“Then that makes two thousand five hundred men; yes, and the rest were finished at Bronker’s Spruit. Nephews, that rooibaatje there,” pointing to John, “is one of the last men left in the British army.”

Most of her audience appeared to accept this argument as conclusive, but some mischievous spirit put it into the breast of the saturnine Carolus to contradict her, notwithstanding the lesson he had just received.

“That is not so, my aunt; there are many damned Englishmen still sneaking about the Nek, and also at Pretoria and Wakkerstroom.”

“I tell you it is a lie,” said the old lady, raising her voice, “they are only Kafirs and camp-followers. There were three thousand men in the British army, and now they are all killed except that rooibaatje. How dare you contradict your future mother-in-law, you dirty squint-eyed, yellow-faced monkey? There, take that!” and before the unfortunate Carolus knew where he was, he received the slop-basin with its contents full in the face. The bowl broke upon the bridge of his nose, and the coffee flew all about him, into his eyes and hair, down his throat and over his body, making such a spectacle of him as must have been seen to be appreciated.

“Ah!” went on the old lady, much soothed and gratified by the eminent and startling success of her shot, “never you say again that I don’t know how to throw a basin of coffee. I haven’t practised at my man Hans for thirty years for nothing, I can tell you. Now you, Carolus, I have taught you not to contradict; go and wash your face and we will have supper.”

Carolus ventured no reply, and was led away by his betrothed half blinded and utterly subdued, while her sister set the table for the evening meal. When it was ready the men sat down to meat and the women waited on them. John was not asked to join them, but one of the girls threw him a boiled mealiecob, for which, being still very hungry, he was duly grateful, and afterwards he managed to secure a mutton bone and another bit of bread.

When supper was over, some bottles of peach brandy were produced, and the Boers began to drink freely, and then it was that matters commenced to look dangerous for the Englishman. Suddenly one of the men remembered about the young fellow whom John had thrown backwards off the horse, and who was lying very sick in the next room, and suggested that measures of retaliation should be taken, which would undoubtedly have been done if the elderly Boer who had commanded the party had not interposed. This man was getting drunk like the others, but fortunately for John he grew amiably drunk.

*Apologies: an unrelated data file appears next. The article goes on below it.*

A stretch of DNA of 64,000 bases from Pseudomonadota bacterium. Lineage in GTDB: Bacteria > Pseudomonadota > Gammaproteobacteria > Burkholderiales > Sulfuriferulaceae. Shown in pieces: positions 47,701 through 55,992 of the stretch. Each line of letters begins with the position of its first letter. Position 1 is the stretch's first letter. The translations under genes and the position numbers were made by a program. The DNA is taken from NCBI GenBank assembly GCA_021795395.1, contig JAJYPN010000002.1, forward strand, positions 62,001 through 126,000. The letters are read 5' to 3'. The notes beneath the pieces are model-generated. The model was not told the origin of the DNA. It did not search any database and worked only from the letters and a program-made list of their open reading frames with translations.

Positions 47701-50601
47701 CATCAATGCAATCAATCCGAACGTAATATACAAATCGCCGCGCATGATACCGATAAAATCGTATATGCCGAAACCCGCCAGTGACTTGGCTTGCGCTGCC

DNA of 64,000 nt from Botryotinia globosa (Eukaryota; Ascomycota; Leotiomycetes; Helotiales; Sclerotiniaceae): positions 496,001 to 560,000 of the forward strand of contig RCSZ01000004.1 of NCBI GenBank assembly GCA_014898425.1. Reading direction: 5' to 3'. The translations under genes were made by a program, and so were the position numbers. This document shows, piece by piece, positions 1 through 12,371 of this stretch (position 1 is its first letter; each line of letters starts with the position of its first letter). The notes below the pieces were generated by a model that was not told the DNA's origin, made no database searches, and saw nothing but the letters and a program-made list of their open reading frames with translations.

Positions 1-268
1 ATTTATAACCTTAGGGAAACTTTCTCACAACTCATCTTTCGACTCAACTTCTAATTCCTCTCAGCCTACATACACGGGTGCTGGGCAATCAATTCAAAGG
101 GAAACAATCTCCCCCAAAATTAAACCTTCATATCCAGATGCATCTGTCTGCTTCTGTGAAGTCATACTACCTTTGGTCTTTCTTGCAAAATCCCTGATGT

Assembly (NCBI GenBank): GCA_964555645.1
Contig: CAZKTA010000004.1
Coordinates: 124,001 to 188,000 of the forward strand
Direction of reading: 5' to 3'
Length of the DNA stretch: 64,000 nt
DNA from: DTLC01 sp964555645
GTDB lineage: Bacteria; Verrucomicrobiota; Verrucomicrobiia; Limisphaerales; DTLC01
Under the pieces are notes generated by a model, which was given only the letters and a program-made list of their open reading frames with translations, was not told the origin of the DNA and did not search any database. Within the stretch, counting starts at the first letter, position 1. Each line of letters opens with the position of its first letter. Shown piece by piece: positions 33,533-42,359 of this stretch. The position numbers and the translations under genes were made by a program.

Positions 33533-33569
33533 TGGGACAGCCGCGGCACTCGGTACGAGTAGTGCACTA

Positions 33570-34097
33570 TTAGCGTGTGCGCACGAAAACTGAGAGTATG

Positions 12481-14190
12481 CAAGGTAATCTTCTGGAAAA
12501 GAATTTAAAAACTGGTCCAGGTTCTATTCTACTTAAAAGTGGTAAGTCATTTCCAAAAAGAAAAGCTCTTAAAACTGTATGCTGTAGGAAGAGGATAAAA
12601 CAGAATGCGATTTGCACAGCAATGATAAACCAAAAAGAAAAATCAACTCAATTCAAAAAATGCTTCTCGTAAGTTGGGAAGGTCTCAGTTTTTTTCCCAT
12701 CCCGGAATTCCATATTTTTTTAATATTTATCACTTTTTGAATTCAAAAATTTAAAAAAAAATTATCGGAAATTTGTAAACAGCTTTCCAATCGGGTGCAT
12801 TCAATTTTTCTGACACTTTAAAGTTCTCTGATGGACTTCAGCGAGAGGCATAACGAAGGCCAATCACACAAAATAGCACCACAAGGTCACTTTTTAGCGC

“Let him alone,” he said, “let him alone. We will send him to the commandant to-morrow. Frank Muller will know how to deal with him.”

John thought to himself that he certainly would.

“Now, for myself,” the man went on with a hiccough, “I bear no malice. We have thrashed the British and they have given up the country, so let bygones be bygones, I say. Almighty, yes! I am not proud, not I. If an Englishman takes off his hat to me I shall acknowledge it.”

This staved the fellows off for a while, but presently John’s protector went away, and then the others became playful. They took their rifles and amused themselves with levelling them at him, and making sham bets as to where they would hit him. John, seeing the emergency, backed his chair well into the corner of the wall and drew his revolver, which fortunately for himself he still had.

“If any man interferes with me, by God, I’ll shoot him!” he said in good English, which they did not fail to understand. Undoubtedly as the evening went on it was only the possession of this revolver and his evident determination to use it that saved his life.

At last things grew very bad indeed, so bad that John found it absolutely necessary to keep his eyes continually fixed, now on one and now on another, to prevent their putting a bullet through him unawares. He had twice appealed to the old woman, but she sat in her big chair with a sweet smile upon her fat face and refused to interfere. It is not every day that a Boer frau has the chance of seeing a real live English rooibaatje baited like an ant-bear on the flat.

Presently, just as John in desperation was making up his mind to begin shooting right and left, and take his chance of cutting his way out, the saturnine Carolus, whose temper had never recovered the bowl of coffee, and who was besides very drunk, rushed forward with an oath and dealt a tremendous blow at him with the butt-end of his rifle. John dodged the blow, which fell upon the back of the chair and smashed it to bits, and in another second Carolus’s gentle soul would have departed to a better sphere, had not the old frau, seeing that the game had gone beyond a joke, waddled down the room with marvellous activity and thrown herself between them.